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Forgotten Superheroes of the Pulp Fiction Era

Updated on February 24, 2013

Tired of the Same Old Superheroes?

I was very excited by the recent release of of the movie John Carter. Apparently, I was one of the few people among my peers who knew that John Carter was another character from the mind of Edgar Rice Burroughs (who is more famous for his jungle creation, Tarzan). Even more, I was one of the smaller group who had actually read some of the John Carter novels.

However, that got me to thinking: How many other great heroes and superheroes from the age of pulp fiction have people simply forgotten about? (For those who don't know, "pulp fiction" or "pulp magazines" refers to inexpensive fiction magazines made from cheap pulp paper - hence the name - published from the late-1800s to the 1950s.) With that in mind, I thought it would be worthwhile to visit some of these old heroes, who were quite famous in their day.

(The Man of Bronze (Doc savage #1) available from


Flash Gordon

It's probably a bit of a misnomer to call Flash Gordon a "forgotten" superhero. He's more of a character who tends to go out of vogue, if you will, as opposed to being actually forgotten. (Plus, thanks to a lights-out soundtrack by Queen, the 1980 film is virtually a classic.)

Flash's backstory is pretty basic: Earth is being bombarded by meteors that are destroying the planet. One crazed scientist, Dr. Hans Zarkof, believes that the meteors are actually an attack on the planet. When a plane carrying Flash and another passenger, the beautiful Dale Arden, crashes nearby, Zarkof kidnaps them. Using a homemade rocketship, Zarkof takes his hostages into space towards what he believes to be the origin of the meteors. Needless to say, Zarkof is right; the origin of the meteors is a planet called Mongo - a fantastic world of fabulous creatures and scientific marvels, which is ruled with an iron fist by the evil emperor Ming the Merciless. Flash, Dale and Zarkof eventually join a rebel movement to overthrow Ming.

Flash really isn't a superhero in the traditional sense; he doesn't have superpowers. What he does have, however, is an indomitable will, and he battles Ming at every turn in an effort to save Earth. Moreover, he's brave and charismatic, and he inspires the rebels. And sometimes sinspiration is all you need in a hero.

(For those interested, there is allegedly a Flash Gordon movie in the works.)


The Spider

The Spider (aka, millionaire playboy Richard Wentworth), was a little different from other heroes of the day. With his trademark black cape, hat and mask, he displayed very little interest in bringing criminals to justice. In stead, he had a habit of dispatching them with extreme prejudice. (I guess you could say he was a lot like today's Batman, but not as cuddly as the Dark Knight.)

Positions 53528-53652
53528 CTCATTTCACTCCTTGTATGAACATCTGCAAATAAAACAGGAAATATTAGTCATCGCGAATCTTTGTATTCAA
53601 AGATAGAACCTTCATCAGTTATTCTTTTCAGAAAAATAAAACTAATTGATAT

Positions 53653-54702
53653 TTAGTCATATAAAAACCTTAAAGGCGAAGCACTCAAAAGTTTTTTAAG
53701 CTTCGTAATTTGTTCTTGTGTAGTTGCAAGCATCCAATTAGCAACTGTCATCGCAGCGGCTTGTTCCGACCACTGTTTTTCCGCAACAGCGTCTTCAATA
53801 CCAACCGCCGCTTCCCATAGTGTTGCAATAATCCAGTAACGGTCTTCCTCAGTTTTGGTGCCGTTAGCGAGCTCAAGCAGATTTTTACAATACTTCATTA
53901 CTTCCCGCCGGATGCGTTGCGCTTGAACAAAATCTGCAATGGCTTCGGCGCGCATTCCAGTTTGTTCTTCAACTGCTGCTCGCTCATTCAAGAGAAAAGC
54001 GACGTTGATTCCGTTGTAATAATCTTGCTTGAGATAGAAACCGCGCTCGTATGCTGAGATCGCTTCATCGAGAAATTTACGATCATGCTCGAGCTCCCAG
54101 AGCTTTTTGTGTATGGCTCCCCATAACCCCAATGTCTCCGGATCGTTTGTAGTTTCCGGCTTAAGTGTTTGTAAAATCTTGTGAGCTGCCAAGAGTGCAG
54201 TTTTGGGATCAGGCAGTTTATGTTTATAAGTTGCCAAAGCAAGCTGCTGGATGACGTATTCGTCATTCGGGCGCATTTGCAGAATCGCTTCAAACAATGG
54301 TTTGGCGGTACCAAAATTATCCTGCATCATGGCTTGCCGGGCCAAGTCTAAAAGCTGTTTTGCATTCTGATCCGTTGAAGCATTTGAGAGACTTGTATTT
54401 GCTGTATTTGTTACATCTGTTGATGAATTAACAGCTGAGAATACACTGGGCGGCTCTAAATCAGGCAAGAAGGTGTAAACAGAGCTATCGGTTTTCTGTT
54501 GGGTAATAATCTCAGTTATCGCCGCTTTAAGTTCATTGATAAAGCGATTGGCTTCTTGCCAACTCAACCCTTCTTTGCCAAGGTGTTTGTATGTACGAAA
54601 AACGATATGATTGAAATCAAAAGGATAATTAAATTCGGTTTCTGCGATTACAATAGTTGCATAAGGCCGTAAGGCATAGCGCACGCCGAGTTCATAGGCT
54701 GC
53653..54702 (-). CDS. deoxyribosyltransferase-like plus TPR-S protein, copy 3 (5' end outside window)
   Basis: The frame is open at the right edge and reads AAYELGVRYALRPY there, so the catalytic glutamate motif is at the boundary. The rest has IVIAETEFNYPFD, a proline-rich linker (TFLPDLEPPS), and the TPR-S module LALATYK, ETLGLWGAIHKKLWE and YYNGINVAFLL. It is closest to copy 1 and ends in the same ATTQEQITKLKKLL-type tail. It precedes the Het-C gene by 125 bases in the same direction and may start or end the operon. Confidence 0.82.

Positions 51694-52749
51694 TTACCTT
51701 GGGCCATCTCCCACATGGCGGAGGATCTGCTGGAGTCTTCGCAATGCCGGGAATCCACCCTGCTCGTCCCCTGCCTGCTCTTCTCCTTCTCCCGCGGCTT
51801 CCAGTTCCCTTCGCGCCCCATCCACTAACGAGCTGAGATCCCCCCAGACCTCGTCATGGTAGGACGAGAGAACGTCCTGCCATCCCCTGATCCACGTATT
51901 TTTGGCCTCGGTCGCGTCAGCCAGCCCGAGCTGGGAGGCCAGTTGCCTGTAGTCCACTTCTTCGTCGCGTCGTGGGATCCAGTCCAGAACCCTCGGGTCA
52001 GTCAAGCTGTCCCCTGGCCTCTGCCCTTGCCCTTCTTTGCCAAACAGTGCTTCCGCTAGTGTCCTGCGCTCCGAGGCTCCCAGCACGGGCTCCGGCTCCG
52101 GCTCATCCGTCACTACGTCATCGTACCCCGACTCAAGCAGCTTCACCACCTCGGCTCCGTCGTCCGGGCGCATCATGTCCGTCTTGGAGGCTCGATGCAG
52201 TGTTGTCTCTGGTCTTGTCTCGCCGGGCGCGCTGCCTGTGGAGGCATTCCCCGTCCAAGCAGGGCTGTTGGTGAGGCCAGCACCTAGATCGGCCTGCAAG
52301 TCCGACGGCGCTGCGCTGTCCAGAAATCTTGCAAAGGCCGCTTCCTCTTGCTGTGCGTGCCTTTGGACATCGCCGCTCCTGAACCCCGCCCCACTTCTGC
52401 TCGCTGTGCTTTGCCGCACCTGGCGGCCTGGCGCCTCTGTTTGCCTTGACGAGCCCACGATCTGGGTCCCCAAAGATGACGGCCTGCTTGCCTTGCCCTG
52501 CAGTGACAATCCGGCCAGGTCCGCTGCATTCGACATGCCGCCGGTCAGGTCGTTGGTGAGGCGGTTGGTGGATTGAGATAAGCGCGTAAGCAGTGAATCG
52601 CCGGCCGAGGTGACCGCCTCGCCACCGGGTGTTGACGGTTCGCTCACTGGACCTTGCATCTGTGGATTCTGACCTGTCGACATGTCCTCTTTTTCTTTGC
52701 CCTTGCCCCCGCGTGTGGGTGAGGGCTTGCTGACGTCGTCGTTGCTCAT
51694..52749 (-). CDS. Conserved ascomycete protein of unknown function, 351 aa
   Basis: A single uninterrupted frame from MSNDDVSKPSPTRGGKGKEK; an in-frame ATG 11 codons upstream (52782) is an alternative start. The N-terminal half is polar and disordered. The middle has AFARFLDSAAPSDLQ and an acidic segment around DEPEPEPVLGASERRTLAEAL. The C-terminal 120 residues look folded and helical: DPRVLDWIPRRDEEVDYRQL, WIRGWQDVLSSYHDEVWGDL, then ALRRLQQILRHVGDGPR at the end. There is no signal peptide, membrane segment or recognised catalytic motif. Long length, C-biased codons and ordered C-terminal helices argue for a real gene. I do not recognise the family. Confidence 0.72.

Needless to say, Spider adventures were sometimes extremely violent, as he battled criminal masterminds and their henchmen. Known as the "Master of Men," he had a special voice command that allowed him to get others to do his bidding. He could also imitate voices. his secret weapons included a silent pistol (this was the 1930s, people) and a pistol that fired a spiderweb to entangle enemies. Finally, he left his signature, the image of a spider drawn in red ink, on the foreheads of all his victims. Utterly ruthless and completely unstoppable, the Spider was extremely popular.

(FYI: Although still set in the 1930s, new authors have taken up the Spider's adventures. The new writers have a great feel for the era while making the stories feel fresh and up-to-date. And, thankfully, the body count remains high.)

The Spider Popularity Poll

Have you heard of "The Spider"?

See results

Doc Savage

What can you say about Clark "Doc" Savage, Jr. - the original superhero? Trained from birth to be the apex of human development in terms of mental and physical ability, he was a living dynamo. He was a surgeon, scientist, inventor, inventor, engineer... you name it, and Doc Savage probably had a degree in it. Pushed to his limits from the time he was born by a team of scientists assembled by his father, he developed a photographic memory, almost limitless endurance, near-superhuman strength, a deep knowledge of all the sciences, and various other mental and physical skills. In short, Doc Savage was human perfection.